I don’t exactly have a green thumb.
OK…if I’m going to be completely honest, I have to admit that I tend to kill anything but the hardiest of living green things when I try to grow them. But the results of a new survey have me thinking that I should really consider giving gardening another try.
Researchers from Texas A&M and Texas State universities wanted to find out if gardening contributes to the quality-of-life and physical-activity levels of older adults. They designed a survey based on a tool called the Life Satisfaction Inventory A.
The survey was designed to measure five different things that scientists look for when determining a person’s quality of life: “zest for life,” “resolution and fortitude,” “congruence between desired and achieved goals,” “physical, psychological, and social self concept,” and “optimism.”
In addition, the Texas researchers asked a series of multiple-choice questions to determine the physical activity, perception of health and well-being, and demographic information for all the respondents.
When they crunched the numbers, the researchers found significant differences between those responders who maintained a garden and those who didn’t. More than 85% of gardeners agreed with the statement “I have made plans for things I’ll be doing a month or a year from now” while only 68% of non-gardeners agreed.
Even more significant were the differences in energy levels that were reported by the gardeners as compared with their non-gardening counterparts. When asked whether they agreed with the statement “I feel old and somewhat tired,” 70.9% of the gardeners gave a resounding “no” while only 57.3% of the non-gardeners disagreed with the statement.
As anyone who has gardened can tell you, it’s quite an active hobby. There’s a whole lot of standing, stooping, digging, and carrying to be done when tending a garden, and apparently Newton’s first law of motion that states that things in motion tend to stay in motion comes into play here. It turns out that more than three times as many non-gardeners as gardeners considered themselves to be “quite inactive” while, in contrast, almost twice as many gardeners labeled themselves “very active” as compared with the non-gardeners.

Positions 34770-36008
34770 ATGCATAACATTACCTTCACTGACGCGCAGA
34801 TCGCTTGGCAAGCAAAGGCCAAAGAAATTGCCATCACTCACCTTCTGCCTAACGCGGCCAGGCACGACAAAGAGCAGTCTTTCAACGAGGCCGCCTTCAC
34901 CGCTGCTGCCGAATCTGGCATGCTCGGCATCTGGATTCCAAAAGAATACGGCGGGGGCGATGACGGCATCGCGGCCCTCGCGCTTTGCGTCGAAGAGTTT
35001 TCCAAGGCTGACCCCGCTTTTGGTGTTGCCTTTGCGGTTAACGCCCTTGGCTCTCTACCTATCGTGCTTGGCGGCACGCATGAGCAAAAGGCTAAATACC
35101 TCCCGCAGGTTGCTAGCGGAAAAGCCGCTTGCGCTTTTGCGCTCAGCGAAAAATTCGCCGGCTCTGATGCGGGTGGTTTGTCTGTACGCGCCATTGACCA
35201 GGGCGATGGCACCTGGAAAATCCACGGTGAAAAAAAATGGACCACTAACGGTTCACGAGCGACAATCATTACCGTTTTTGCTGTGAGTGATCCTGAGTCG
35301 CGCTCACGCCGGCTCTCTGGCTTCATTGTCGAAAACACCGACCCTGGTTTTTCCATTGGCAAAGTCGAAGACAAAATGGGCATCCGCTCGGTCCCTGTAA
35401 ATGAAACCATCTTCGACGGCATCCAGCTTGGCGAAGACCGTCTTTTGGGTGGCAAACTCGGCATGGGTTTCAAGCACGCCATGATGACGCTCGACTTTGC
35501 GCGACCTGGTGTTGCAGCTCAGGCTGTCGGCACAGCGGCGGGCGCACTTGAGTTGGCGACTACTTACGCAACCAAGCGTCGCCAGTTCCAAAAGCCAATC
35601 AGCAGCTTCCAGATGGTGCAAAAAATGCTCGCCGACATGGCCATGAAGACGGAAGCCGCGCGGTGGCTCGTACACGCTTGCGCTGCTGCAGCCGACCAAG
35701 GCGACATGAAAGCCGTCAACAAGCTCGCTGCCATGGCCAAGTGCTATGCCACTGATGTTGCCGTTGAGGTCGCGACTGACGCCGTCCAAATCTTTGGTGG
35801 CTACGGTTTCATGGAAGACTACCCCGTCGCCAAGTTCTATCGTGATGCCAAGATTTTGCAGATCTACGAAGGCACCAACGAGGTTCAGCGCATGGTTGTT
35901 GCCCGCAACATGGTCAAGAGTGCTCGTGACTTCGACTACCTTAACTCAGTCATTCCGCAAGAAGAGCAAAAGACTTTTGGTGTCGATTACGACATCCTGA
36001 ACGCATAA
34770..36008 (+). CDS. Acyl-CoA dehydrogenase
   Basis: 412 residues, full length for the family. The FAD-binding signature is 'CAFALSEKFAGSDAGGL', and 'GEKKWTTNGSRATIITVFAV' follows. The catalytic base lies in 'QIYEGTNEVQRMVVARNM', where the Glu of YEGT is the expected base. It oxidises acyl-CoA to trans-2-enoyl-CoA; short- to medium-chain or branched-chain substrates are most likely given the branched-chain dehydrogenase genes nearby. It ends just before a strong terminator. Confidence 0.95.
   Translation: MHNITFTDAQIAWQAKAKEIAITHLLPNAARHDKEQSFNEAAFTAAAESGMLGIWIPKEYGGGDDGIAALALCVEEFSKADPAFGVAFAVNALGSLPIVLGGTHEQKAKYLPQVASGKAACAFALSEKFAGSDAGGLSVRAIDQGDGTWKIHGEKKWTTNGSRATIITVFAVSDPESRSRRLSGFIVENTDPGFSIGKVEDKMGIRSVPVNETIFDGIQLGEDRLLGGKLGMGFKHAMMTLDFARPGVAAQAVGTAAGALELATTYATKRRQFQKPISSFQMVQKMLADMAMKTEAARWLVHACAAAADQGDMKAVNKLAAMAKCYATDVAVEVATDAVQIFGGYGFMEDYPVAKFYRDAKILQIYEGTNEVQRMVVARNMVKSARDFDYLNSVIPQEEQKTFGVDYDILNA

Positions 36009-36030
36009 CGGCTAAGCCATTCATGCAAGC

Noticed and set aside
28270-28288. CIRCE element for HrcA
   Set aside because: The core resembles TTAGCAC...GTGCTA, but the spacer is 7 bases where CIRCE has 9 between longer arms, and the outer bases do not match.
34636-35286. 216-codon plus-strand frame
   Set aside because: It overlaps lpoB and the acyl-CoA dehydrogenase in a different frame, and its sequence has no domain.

In the end, an impressive 75% of the gardeners who participated in the survey rated their own health as “very good” or “excellent.” This perception, combined with eating more fruits and vegetables and their higher physical activity levels, means that gardeners are the hands-down winners in their age group when it comes to maintaining a healthy lifestyle and a high quality of life.
While it’s true that I’m still quite a few years away from reaching the 65+ category…and that my urban lifestyle is not exactly gardening friendly…it’s also clear to me that the time and effort I would need to put into creating a small garden would more than pay me back in health and satisfaction.
And now that I think about it, considering the costs involved in going organic, it would pay me back in the wallet as well.
“Growing Minds: Evaluating the Effect of Gardening on Quality of Life and Physical Activity Level of Older Adults,” HortTechnology, 2010; 20: 705-71
An enthusiastic believer in the power of natural healing, Alice has spent virtually her entire 17-year career in the natural-health publishing field helping to spread the word.
She is an advocate of self-education and is passionate about the power of group knowledge sharing, like the kind found right here on HealthierTalk.com. Alice loves to share her views on holistic and natural healing as well as her, sometimes contentious, thoughts on the profit-driven inner workings of traditional medicine.
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